11. Edenio Gonzalez says:

    24. Brief Power Interruptions

    Brief power interruptions (less than 1/2 second) may

    result in powered reverse rotation of single phase

    Copeland Scroll compressors. High pressure discharge

    gas expands backwards through the scrolls at power

    interruption, causing the scroll to orbit in the reverse

    direction. If power is re-applied while this reversal is

    occurring, the compressor may continue to run noisily in

    the reverse direction for several minutes until the

    compressor’s internal protector trips. This has no

    negative impact on durability. When the protector resets

    the compressor will start and run normally.

    Emerson strongly encourages use of a timer which can

    sense brief power interruptions and lock the compressor

    out of operation for two minutes. A typical timer wiring is

    shown in Figure 16.

    No time delay is required on three phase models to

    prevent reverse rotation due to power interruptions.

    (Copied from Emerson Bulletin AE4-1299 R21)

  12. Ted Allen says:

    i commissioned a goodman condenser single phase M/N GSX130601BJ, S/N 2005155921. I observed a delay for a moment. my 410a pressure with a piston equalized. the rotation reversed. the copeland scroll shut down on thermal overload. i came back 24 hrs later with a sp-6 hard start kit. i started it up and it sounded like a bomb went off, loud bang. i shut it down and restarted the condenser with no further issue. in 25 years, i never had this happen. my partner and i looked at each other and said we heard a bomb and we're still alive. mind blowing.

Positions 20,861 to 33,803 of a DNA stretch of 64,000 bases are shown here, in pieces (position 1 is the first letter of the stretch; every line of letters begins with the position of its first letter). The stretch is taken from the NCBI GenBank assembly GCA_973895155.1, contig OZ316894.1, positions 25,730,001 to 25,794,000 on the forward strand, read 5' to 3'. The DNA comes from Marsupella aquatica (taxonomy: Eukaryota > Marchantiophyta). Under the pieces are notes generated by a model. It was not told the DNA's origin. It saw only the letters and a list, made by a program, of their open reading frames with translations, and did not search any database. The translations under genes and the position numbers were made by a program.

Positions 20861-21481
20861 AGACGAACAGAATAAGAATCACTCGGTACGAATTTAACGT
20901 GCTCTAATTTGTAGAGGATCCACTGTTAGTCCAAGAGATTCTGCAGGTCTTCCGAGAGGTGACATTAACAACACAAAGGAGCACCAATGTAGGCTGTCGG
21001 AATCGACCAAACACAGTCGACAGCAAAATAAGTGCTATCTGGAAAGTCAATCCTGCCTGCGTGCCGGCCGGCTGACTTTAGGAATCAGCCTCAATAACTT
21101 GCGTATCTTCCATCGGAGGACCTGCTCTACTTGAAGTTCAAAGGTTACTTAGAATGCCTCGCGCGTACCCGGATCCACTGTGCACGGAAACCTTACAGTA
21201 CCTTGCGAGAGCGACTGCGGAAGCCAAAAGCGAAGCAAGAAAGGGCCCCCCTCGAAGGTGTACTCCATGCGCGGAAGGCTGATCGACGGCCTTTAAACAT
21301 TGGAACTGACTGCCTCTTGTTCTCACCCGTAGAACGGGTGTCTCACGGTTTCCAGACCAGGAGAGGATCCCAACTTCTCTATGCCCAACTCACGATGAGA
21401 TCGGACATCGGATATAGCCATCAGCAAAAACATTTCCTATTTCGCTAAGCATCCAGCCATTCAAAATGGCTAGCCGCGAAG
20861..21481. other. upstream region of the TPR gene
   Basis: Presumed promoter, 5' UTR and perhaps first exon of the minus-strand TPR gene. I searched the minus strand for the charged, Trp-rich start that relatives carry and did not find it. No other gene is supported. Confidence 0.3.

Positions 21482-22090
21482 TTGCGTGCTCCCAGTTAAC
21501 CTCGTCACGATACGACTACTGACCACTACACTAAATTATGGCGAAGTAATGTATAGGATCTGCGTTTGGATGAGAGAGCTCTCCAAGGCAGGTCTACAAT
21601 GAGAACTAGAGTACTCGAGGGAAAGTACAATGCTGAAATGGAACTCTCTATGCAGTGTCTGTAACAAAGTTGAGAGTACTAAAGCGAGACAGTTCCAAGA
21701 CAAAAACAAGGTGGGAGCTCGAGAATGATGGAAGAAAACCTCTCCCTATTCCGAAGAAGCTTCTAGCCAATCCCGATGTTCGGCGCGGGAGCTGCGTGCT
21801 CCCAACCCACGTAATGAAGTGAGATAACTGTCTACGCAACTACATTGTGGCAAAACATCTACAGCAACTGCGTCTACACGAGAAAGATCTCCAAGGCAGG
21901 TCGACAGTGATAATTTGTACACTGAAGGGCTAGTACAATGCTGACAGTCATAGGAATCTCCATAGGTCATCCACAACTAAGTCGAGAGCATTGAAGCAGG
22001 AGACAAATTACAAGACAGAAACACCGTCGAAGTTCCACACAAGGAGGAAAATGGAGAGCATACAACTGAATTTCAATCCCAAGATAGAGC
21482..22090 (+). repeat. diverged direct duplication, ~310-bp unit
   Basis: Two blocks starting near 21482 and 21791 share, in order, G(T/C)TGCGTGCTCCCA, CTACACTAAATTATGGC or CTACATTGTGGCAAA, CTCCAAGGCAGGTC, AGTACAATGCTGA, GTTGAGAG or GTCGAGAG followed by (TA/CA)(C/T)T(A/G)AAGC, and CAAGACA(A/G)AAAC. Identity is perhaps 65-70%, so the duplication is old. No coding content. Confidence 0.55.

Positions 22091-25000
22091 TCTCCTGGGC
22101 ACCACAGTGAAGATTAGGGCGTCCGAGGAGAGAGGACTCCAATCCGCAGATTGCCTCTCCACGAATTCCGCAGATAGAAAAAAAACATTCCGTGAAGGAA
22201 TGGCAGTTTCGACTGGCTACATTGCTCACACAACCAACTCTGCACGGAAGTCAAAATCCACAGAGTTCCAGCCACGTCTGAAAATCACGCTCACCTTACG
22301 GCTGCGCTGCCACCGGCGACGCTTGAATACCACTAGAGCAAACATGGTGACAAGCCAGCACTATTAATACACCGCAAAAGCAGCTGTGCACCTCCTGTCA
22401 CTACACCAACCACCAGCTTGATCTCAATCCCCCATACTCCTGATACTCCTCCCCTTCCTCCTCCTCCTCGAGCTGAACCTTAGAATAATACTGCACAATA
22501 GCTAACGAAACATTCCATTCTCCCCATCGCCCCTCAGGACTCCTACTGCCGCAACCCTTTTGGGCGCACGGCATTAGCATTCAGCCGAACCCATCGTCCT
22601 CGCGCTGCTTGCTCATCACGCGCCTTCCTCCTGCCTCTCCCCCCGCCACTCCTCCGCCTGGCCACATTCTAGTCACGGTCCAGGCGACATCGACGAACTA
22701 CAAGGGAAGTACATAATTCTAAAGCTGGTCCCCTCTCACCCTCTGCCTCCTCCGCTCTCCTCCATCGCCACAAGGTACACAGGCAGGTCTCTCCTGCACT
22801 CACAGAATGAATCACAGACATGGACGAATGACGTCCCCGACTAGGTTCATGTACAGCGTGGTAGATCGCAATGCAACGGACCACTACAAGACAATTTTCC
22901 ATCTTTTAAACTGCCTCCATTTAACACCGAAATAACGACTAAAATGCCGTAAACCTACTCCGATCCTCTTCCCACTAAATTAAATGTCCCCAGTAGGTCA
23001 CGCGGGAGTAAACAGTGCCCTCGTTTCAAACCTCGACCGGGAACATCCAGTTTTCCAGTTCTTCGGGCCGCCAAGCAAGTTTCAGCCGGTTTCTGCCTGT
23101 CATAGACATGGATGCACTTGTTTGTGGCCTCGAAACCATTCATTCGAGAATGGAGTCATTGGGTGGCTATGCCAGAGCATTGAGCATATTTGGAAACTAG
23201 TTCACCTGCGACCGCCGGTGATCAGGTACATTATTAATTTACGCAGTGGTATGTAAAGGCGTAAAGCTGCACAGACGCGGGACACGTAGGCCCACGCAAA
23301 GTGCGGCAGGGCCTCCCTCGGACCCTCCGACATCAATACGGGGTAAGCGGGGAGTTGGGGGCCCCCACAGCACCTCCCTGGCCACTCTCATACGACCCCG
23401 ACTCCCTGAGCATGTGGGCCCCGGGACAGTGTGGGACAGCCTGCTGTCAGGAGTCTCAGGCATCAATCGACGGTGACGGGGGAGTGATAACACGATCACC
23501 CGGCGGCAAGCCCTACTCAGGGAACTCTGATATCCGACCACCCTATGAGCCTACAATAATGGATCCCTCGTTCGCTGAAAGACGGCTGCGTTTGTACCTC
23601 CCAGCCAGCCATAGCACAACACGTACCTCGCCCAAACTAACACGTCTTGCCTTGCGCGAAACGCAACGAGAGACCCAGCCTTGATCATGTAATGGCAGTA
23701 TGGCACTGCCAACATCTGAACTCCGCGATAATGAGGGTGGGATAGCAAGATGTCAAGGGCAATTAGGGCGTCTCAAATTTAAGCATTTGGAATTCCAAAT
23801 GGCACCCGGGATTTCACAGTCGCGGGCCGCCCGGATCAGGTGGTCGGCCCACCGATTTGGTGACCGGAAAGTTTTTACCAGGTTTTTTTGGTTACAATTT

13. David Sobczynski says:

    Hello, this seems to be similar to what I'm experiencing. Had a blower motor replaced and literally the next day a grinding noise started. When the grinding noise happens the cold air with stop blowing and the grinding will continue for 15 minutes. After 15 minutes the noise stops, which i assume is the condenser shutting off, but the fan will continue to run for approximately 30 minutes. The condenser will then turn back on and start cooling. About 10 ppl have been out to look at it but we are unsure as to watch the issue is. This is a reheem ac unit and even the manufacturer is unsure

  14. Timothy Myers says:

    The 3 Phase Compressor won't run backwards on its own. What causes it to run in reverse is the 3 Phase Power Service from your Power Company. In the case of a power blip, power outage, the Power Company may make a quick repair to restore service quicker, but at the cost of temporarily reversing the Phase Rotation of their 3 Phase Service. Once their permanent repair is made, they check their Phase Rotation, which allows your Compressor to return to its designed direction…..any 3 phase motor or compressor can be reversed by swapping any two conductors on its starting circuit. Thats basically what is happening upstream of your residence in an emergency repair by the power company. They may be bypassing a downed transmission line, re-wiring a transformer configuration due to a bad transformer, any number of problems.

  15. Mario V Gomez says:

    It’s not the compressor running backwards. It’s the loss of power to your reversing valve. The valve reverses the flow of the REFRIGERANT cycle, not the compressor. The compressor rotates in one direction only on a single phase power source such as a residential structure. So, this entire video is incorrect.

  16. Applianceman600 says:

    Yep, that is totally normal. We had a Rheem air conditioner that would always do that on shutdown. The air conditioner was 12 years old when we moved in to our house, and it was 24 years old when we decided to upgrade. It always made that sound the entire 12 years I had heard it run.